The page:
UW News

College of Engineering


April 3, 2020

Watch videos of UW students’ ideas for public toilets, road safety and job matches in India

Students painting a wall a copper color

A UW study abroad program empowers students from all disciplines to apply their skills to real-life problems.


March 31, 2020

UW researchers need your (digital) coughs

A photo of the front of the Gates Center

UW researchers are developing an app that will allow health organizations to monitor coughs from self-quarantined COVID-19 patients from home.


March 30, 2020

Three UW students selected as 2020 Goldwater Scholars

Three undergraduate students at the University of Washington are among 396 around the country who have been named Goldwater Scholars for 2020.


March 18, 2020

How people investigate — or don’t — fake news on Twitter and Facebook

A Facebook post that shows a picture of a crazy cloud formation over Sydney. The text above the picture says "A friend posted this pic of last night's storm in Sydney. Think there might be a craft in there somewhere?"

UW researchers watched 25 participants scroll through their Facebook or Twitter feeds while, unbeknownst to them, a Google Chrome extension randomly added debunked content on top of some of the real posts.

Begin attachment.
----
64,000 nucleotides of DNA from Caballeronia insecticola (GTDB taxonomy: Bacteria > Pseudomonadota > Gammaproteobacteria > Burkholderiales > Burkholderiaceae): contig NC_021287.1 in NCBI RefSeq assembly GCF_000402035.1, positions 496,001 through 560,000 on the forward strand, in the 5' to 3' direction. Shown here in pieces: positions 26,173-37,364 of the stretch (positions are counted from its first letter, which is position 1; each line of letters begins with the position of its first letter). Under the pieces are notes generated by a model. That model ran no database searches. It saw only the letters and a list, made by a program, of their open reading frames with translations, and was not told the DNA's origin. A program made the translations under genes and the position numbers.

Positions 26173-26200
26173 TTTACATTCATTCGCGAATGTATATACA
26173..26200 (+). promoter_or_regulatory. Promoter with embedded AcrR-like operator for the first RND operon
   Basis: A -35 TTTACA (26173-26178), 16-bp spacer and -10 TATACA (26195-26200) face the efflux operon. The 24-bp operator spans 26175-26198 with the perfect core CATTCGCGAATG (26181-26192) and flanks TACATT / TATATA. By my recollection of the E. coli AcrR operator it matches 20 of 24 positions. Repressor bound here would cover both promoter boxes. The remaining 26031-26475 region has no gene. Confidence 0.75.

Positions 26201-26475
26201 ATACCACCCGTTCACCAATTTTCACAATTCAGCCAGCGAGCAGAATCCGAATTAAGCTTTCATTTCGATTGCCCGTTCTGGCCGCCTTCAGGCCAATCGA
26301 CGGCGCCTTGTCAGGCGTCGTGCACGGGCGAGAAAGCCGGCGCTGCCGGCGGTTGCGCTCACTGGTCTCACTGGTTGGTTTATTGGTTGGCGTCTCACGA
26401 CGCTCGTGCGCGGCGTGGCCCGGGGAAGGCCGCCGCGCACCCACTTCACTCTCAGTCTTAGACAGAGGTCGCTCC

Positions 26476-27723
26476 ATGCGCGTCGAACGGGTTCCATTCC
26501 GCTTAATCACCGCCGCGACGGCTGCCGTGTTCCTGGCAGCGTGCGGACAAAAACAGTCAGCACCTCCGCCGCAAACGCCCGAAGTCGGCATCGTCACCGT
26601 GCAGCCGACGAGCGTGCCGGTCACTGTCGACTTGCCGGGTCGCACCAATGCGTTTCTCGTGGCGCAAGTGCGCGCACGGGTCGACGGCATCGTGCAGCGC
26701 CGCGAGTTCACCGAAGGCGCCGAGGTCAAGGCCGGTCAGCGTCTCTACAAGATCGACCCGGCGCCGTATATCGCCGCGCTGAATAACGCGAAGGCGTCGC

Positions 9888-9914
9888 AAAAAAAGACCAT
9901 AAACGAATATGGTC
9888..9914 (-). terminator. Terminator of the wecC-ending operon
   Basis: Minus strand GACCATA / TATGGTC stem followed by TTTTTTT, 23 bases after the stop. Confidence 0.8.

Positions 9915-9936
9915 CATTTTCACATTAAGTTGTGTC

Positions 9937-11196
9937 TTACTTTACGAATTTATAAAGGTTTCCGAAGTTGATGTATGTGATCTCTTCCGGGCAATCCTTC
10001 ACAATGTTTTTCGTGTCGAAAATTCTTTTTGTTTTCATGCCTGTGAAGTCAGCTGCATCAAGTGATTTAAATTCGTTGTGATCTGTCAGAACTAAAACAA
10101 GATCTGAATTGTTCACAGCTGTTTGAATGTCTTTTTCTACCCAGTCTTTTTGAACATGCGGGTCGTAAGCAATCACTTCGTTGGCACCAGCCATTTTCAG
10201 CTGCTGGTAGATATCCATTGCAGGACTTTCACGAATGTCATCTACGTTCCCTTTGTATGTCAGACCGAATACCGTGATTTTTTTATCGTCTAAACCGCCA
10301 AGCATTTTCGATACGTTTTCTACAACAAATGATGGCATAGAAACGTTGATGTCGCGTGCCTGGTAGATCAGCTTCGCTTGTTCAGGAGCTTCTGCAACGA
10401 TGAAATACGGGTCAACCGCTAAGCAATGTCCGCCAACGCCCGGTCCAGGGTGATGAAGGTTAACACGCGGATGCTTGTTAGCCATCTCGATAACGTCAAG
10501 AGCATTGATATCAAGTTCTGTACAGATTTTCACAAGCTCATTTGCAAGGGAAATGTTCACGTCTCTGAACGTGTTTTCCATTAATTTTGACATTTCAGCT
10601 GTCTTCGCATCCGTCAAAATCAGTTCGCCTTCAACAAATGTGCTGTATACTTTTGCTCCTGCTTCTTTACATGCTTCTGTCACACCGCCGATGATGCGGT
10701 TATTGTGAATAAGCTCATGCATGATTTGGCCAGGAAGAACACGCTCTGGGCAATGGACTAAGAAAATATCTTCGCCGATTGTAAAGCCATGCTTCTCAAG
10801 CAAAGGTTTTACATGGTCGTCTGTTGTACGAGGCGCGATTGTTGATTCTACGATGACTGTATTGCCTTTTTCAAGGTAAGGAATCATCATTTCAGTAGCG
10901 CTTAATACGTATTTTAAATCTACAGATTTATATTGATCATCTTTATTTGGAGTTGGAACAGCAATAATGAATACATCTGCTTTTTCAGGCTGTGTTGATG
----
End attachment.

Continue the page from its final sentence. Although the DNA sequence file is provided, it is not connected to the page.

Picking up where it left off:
March 17, 2020

Survey: What blocks your bus?

A King County Metro bus in Seattle.

UW researchers are inviting the public to share their experiences on their regular commutes in a survey.


March 2, 2020

Navigating the potential pitfalls of tracking college athletes

A close up of a hand holding oars. On the person's wrist is a fitness tracker

UW researchers interviewed 22 athletes and staff members from three college athletics programs to see how collecting data from college athletes might encroach on their autonomy.


February 27, 2020

Video: Warming Arctic means less ice, bigger waves

ship surrounded by ice

Throughout the month of November 2019, a team of University of Washington researchers chased storms in the Arctic Ocean. The project, Coastal Ocean Dynamics in the Arctic, or CODA, is looking at how water currents shift and waves hit the coast with more open water, to provide better forecasts and predictions for the region’s future.


February 18, 2020

Simple, fuel-efficient rocket engine could enable cheaper, lighter spacecraft

A rocket takes off

UW researchers have developed a mathematical model that describes how rotating detonation engines work.


February 13, 2020

Researchers at AAAS to discuss latest science on Cascadia earthquake hazards

earthquake damage to brick building

At a Saturday afternoon session, researchers from the University of Washington and federal agencies will discuss the emerging research on Pacific Northwest megaquakes.


Hydropower dams cool rivers in the Mekong River basin, satellites show

A river in the foreground while children run on the beach in the background